It’s common knowledge that plants require light in order to sustain themselves. Sunlight is the essential element of photosynthesis. A less commonly known fact is that some vegetables actually thrive in the shade.
Most of them are herbs and vegetables that produce and store food on their leaves. Others are root vegetables. These plants will do well in shade, and normally, even better if they receive at least some light.
- Chives are known to do well in the sun, as well as in partial shade. Not as many flowers will appear in the shade as would in the sunny conditions, but it might be a good thing as too many flowers can cause chives to spread to unwanted places and occupy your entire garden. Chives require minimum of 3 hours of sunlight per day, and it’s better to start them from divisions, and not from seed when grown in the shade.
- Bok choy, more widely known as Chinese cabbage, has an open-leaved structure, resembling lettuce. It’s rich in vitamins A and C, and has great anti-cancer properties. It can be grown in shade during the summer, and it requires a minimum of 2 hours of sun per day.
- Tomatoes are probably the most commonly used garden item. They usually require tons of light, but they can be grown in partial shade. This also applies to cherry tomatoes, which do even better in shade than regular ones. Tomatoes require minimum of 5 hours of sunlight.
- Komatsuna, or Japanese mustard spinach, is ideal for shaded gardens, as it can thrive with just 2-3 hours of sunlight per day. The leaves can be used in salads, and stir-fries. The preparation method is the same as with the regular spinach, so you can even boil it. Komatsuna is usually grown in spring and fall, as it doesn’t handle heat and excess sunlight well.
- Cilantro is a great plant to grow in shade. Seeds can be sowed anywhere between spring and mid-autumn, and new batches can be introduced to your garden every two weeks. It requires 3-4 hours of sunlight.
- Oregano is best started from cuttings, and planted in spots that receive 3-4 hours of sun. When grown in shade, the harvest will be significantly lesser than in the sunlight, but the lack of sun will prevent flowering and unwanted spreading of the plant.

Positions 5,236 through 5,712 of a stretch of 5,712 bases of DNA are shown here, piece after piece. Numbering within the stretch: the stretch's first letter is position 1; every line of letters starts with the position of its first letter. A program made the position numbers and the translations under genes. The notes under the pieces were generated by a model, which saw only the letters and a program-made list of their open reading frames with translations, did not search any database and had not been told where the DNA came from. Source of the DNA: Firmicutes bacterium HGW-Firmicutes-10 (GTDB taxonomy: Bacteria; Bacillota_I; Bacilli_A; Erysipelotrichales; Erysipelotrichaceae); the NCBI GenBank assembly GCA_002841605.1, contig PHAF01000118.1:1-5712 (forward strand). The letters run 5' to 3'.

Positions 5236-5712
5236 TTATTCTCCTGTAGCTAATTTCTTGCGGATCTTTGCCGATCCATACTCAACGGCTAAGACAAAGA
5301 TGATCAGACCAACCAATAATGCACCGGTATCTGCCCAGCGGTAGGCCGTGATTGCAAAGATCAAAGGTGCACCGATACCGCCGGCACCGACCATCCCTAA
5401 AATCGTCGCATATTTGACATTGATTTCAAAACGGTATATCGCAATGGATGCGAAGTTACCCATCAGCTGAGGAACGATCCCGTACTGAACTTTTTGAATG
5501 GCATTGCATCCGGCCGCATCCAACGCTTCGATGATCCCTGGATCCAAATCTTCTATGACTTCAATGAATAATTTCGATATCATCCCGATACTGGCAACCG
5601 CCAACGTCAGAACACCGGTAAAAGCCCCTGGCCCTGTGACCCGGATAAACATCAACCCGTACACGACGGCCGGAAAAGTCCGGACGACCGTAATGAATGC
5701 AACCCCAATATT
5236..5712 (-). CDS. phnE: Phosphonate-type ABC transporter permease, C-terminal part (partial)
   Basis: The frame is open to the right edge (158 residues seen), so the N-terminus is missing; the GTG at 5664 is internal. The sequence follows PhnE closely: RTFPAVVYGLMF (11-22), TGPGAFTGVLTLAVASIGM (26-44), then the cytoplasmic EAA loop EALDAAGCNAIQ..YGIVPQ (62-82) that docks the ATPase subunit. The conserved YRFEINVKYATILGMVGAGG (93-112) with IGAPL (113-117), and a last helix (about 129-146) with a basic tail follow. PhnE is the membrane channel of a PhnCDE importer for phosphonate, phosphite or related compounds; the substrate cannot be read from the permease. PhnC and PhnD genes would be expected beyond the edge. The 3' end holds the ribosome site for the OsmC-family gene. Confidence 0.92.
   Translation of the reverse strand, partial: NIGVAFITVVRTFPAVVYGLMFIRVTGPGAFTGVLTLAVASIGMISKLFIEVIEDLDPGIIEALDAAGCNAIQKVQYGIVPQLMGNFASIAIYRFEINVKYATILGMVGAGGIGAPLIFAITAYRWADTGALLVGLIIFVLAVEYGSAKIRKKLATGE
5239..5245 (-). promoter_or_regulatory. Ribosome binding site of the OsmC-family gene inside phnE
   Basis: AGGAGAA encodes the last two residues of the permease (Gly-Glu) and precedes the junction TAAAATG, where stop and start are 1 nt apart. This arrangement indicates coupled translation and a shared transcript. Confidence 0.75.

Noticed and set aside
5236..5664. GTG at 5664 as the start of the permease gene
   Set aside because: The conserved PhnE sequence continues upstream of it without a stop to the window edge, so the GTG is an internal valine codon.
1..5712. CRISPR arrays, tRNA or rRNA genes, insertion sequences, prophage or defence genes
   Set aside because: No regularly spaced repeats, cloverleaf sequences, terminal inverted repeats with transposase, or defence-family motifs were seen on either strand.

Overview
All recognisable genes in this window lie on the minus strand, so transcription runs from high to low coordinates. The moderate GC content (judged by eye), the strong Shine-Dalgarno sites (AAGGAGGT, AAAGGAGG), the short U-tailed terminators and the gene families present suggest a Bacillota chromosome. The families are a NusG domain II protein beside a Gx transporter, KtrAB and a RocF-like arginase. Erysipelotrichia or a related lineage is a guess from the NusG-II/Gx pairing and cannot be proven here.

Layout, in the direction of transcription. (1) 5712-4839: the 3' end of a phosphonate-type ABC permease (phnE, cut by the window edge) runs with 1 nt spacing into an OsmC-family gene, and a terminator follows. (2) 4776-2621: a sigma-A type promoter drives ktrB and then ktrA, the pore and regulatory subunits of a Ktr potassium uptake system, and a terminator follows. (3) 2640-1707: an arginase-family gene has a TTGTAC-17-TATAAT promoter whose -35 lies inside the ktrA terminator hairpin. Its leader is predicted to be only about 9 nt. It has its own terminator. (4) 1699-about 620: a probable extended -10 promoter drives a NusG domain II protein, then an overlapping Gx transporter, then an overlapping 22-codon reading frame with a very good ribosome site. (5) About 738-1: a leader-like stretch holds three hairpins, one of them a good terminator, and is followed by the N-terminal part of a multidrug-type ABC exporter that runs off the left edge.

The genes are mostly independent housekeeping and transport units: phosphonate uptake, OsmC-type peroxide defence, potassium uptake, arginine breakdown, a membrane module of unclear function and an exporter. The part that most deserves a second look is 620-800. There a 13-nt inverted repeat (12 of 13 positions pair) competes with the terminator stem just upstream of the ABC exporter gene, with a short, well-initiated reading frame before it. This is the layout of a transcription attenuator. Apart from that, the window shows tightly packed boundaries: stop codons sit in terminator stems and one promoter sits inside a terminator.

- Potatoes grown in shade won’t be nearly as big as the ones grown in sun. However, if they get 5 hours of sun, they will be the perfect size.
- Lettuce thrives in cooler conditions, so a slight shade is the perfect spot for it to grow. IF you want a continuous source of lettuce, plant the head-forming ones every two weeks. Make sure your lettuce gets enough water, and at least 3 hours of sun.
- Celery should be started indoors, from seed, and then transferred to your shaded garden. Make sure you don’t forget to water it, as celery loves moist soil. Harvest outer leaves when they get long enough, and plant it in a spot that receives at least 4 hours of sun.
- Kale is best planted in spring, and you can keep harvesting it well into the winter. It doesn’t stand heat well, as it makes the leaves bitter, and therefore the best place for kale during the summer is in shade. The leaves of shade grown kale will not be as big, but the taste will be more palatable. Make sure your kale receives some sunlight, anywhere between 2 and 4 hours.
- Carrots should be planted in well cultivated beds, with 4 to 5 hours of sunlight per day. Those grown in shade might look as baby carrots, even though they had plenty of time to develop. The taste will be amazing, so the tradeoff is worth it.
Growing vegetables in the shade has its positive sides for plants that don’t handle summer heat well. However, you should keep in mind that these conditions are not ideal for the plants. Light should be maximized with reflective surfaces around your garden. One of the best ways to achieve this is painting your walls and fences white.
The fact that your plants aren’t receiving enough day light should be compensated in other forms of nutrition – make sure your plants get enough water, and that they have the best soil.
Your harvests will be significantly reduced, and growing periods will be increased. Carrots and radishes, for example, take double the time to mature. The advantage or growing in shade is that your cool season crops will have a dramatically increased season, and the vegetables will always taste amazing.